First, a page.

Catholic Church in Nauru

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Catholic Mission, Nauru, 1914.

The Catholic Church in Nauru is part of the worldwide Catholic Church, which, inspired by the life, death and teachings of Jesus Christ, and under the spiritual leadership of the Pope and Roman curia in the Vatican City (within Rome) is the largest Christian church in the world. Bishop Paul Eusebius Mea Kaiuea is Bishop of Tarawa, Nauru and Funafuti, Kiribati.


The South Pacific island republic of Nauru has an area of approximately 8 square miles (21 km2) and a population of around 9,200. Christianity is the largest religion.[1] According to the CIA World Factbook, Catholicism is narrowly the second largest Christian denomination in Nauru after Nauru Congregational Church, who made up 35.4% of the overall population at the time of the 2002 Census, with Catholics accounting for 33.2%.[2]


Nauru was first inhabited by Polynesians and Melanesians. Contact with European whalers began in the late 18th century.[3] Prior to the arrival of Christianity, the inhabitants of Nauru adhered to an indigenous religion which believed in the primordial establishment of the island by two spirits who had come from Kiribati. The German government annexed the island in 1888.[4]Christianity arrived in Nauru at the end of the 19th Century, and began to impact Nauruan culture, brought by both a Catholic missionary and a Congregational minister. These two denominations remain the dominant religious affiliations on the island.[5][6]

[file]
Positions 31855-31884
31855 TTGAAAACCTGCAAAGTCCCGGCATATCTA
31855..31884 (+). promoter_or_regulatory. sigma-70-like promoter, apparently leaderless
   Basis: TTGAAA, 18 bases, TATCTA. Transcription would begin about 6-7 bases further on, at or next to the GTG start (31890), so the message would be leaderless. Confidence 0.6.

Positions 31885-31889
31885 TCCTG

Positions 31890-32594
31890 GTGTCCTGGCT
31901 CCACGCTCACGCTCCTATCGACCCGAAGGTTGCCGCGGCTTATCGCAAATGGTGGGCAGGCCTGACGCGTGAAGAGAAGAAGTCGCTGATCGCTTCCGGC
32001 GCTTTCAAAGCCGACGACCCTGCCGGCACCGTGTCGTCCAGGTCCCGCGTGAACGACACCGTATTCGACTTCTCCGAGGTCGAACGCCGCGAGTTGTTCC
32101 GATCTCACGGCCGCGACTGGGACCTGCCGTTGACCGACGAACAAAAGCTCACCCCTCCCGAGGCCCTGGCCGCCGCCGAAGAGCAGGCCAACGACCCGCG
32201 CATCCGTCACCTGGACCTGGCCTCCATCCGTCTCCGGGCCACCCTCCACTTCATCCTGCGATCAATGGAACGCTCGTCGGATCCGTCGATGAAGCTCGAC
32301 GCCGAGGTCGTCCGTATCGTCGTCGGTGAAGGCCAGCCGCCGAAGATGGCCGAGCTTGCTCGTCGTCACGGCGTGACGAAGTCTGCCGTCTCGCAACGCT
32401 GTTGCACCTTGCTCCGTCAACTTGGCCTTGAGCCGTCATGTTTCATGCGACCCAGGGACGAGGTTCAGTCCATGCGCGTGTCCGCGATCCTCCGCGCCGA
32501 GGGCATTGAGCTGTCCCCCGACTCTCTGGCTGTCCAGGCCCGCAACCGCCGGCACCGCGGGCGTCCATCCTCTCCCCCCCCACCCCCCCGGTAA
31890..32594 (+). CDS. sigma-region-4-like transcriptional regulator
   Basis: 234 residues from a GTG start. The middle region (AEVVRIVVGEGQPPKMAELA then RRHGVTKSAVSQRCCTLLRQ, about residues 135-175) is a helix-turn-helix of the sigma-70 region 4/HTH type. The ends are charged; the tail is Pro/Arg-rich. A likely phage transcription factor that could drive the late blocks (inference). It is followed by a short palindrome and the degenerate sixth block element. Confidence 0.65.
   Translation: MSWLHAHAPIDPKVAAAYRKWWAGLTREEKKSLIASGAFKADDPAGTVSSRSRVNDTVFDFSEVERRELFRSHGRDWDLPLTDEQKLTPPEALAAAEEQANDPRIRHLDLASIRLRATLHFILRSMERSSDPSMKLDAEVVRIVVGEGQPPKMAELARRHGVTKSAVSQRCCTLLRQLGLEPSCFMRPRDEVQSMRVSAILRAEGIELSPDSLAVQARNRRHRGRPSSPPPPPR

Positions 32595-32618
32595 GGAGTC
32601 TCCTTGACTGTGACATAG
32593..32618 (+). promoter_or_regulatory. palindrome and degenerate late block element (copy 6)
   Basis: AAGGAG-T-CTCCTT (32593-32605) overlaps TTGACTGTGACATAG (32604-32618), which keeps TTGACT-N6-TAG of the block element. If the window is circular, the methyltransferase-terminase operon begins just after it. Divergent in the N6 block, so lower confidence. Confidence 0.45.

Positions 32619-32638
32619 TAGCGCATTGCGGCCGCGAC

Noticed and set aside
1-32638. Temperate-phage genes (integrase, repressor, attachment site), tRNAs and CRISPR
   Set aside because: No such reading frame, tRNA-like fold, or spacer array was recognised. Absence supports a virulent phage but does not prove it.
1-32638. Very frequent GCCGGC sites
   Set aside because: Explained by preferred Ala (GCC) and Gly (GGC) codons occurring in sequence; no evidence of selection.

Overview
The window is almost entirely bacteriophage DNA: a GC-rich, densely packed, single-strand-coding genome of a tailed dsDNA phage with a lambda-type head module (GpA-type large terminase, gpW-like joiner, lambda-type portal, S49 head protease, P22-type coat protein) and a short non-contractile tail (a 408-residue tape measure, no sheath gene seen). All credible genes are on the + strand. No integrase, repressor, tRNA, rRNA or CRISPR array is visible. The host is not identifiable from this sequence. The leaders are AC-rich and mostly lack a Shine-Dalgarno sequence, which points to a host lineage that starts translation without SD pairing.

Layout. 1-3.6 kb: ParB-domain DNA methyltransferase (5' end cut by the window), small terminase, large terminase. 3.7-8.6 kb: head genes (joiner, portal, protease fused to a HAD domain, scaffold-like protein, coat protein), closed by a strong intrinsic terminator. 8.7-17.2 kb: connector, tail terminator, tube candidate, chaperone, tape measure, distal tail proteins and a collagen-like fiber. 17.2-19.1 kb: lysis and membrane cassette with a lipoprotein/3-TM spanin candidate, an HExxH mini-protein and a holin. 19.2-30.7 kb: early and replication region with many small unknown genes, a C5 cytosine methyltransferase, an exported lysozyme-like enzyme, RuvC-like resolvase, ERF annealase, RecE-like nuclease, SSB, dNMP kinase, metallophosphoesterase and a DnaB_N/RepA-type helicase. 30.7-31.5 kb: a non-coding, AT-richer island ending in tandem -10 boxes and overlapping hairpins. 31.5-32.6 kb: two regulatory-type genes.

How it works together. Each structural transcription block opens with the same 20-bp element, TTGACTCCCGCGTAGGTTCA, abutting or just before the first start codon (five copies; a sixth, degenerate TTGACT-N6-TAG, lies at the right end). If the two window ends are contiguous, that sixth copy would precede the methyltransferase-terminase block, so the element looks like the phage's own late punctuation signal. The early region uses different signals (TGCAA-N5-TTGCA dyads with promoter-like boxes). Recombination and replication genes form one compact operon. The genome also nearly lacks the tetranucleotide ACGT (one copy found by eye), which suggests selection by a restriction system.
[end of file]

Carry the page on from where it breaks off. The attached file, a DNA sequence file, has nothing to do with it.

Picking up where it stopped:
The Catholic Church established the Vicariate Apostolic of Gilbert Islands {Isole Gilbert} in 1897. A German colony until World War I, Nauru was thereafter jointly administered by Australia, New Zealand and Great Britain before being briefly occupied by Japan during World War II.[7] In 1968, Nauru adopted its Constitution, which provided for Freedom of Religion, and became one of the world's smallest independent, democratic states.[8][9]

Timothy Detudamo translated the Bible into the Nauruan language in the 1930s.[10] In 1966, the Vicariate was elevated to become the Diocese of Tarawa. In 1978, the name changed to Diocese of Tarawa, Nauru and Funafuti. This was split in 1982 into the Mission "Sui Iuris" of Funafuti and the Diocese of Tarawa and Nauru.[11] Bishop Paul Eusebius Mea Kaiuea, M.S.C. was ordained Bishop of Tarawa, Nauru and Funafuti, Kiribati in 1979.[12]

The Christian festivals of Christmas and Easter are official religious holidays in Nauru.[13] The Catholic Church remains active in education and mission work.[14]

See also[edit]